U of M Doctors Hope to Cure 12-Year-Old of HIV

Posted at: 04/23/2013 6:36 PM
Updated at: 04/24/2013 6:16 AM
By: Naomi Pescovitz

A team of University of Minnesota doctors are trying to make history and save a 12-year-old's life. On Tuesday they completed a risky but landmark procedure, hoping to cure a boy of HIV and a form of leukemia.

In a 30 minute process, doctors infused blood from an umbilical cord into the boy's bloodstream. The blood carries a rare genetic mutation that makes cells immune to HIV. The mutation is so unique that it occurs in less than one percent of the population.

"They don't have the right landing gear, if you will, for HIV to get into the cell so they theoretically can't be infected with HIV," said Dr. Tim Schacker, professor of medicine and Director of the Infectious Disease Clinic at the University of Minnesota.

Only one other patient has been cured using this type of procedure, using adult bone marrow. Known as the "Berlin Patient," Timothy Ray Brown was treated in 2007.

"So we have Timothy Brown number one, and we hope that this is patient number 2," said Dr. John Wagner, Director of the University of Minnesota Pediatric Blood and Marrow Transplant Program.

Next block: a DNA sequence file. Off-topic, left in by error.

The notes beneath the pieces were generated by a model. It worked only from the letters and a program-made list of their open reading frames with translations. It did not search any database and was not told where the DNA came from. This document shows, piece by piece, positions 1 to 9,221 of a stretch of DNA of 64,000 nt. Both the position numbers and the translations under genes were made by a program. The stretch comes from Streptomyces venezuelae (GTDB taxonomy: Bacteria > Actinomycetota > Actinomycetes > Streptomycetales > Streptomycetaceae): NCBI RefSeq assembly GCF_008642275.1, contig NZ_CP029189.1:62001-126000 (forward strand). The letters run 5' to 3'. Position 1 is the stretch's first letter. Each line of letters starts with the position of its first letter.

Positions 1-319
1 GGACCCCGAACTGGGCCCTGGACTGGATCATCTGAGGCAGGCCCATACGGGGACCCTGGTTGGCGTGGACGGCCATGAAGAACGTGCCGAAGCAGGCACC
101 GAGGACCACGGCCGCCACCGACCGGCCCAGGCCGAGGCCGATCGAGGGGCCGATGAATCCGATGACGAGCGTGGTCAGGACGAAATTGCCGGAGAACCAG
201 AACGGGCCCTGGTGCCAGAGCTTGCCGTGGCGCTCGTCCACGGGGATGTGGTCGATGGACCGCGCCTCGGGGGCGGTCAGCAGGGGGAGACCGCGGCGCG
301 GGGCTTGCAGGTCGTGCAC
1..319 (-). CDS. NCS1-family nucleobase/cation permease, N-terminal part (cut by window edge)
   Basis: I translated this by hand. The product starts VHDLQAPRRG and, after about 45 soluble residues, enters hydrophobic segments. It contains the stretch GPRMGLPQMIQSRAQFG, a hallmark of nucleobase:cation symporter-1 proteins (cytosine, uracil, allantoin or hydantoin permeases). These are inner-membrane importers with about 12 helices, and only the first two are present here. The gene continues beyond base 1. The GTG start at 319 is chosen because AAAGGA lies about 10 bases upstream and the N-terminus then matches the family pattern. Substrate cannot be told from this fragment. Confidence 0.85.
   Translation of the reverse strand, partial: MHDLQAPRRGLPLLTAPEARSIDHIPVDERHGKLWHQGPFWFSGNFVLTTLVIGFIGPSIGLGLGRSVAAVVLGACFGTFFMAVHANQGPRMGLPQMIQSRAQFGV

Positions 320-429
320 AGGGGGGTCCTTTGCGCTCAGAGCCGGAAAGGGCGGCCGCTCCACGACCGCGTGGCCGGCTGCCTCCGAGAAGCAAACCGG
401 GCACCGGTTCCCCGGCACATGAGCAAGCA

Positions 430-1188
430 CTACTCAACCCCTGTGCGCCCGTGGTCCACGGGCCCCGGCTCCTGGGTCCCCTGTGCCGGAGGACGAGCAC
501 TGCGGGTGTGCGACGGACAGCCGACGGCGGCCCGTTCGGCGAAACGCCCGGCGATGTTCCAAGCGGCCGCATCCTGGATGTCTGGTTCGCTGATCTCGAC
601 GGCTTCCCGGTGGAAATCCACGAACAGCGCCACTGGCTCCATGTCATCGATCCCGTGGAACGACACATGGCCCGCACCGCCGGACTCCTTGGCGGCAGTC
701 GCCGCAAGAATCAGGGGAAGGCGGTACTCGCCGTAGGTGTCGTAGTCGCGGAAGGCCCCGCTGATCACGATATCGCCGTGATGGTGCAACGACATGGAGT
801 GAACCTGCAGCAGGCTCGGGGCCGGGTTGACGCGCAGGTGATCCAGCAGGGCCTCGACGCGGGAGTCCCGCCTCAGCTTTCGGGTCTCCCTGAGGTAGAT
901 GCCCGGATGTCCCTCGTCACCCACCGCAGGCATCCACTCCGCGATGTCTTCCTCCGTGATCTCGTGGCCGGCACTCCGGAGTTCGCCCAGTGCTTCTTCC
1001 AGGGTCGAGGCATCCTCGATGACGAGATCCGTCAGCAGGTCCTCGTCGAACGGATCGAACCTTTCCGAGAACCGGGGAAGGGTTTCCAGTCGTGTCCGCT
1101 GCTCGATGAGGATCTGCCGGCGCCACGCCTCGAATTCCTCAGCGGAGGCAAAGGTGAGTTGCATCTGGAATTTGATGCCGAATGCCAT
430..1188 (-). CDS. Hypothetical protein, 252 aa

Cord blood is easier to match than adult marrow, so the U of M teams hopes this procedure will be a steppingstone for the future.

"We don't accept what it is today as that's how it's always going to be, we want to change the practice of medicine and we think this is a major step forward for patients with HIV," Wagner said.

"It's really wonderful to think that perhaps we're part of history and we're watching and making this happen, it's great. And most importantly, is that we're giving this child a real shot, a real chance," said Dr. Michael Verneris, an associate professor of pediatrics and a leukemia therapy expert at the University of Minnesota.

The 12-year-old boy is from out of state and is a basketball fanatic. His mother released the following statement:
"This is the beginning of a new chance for me to have a healthier kid. I am thankful for the University of Minnesota giving him the chance to live."

See more of our interview and get more information on the procedure here.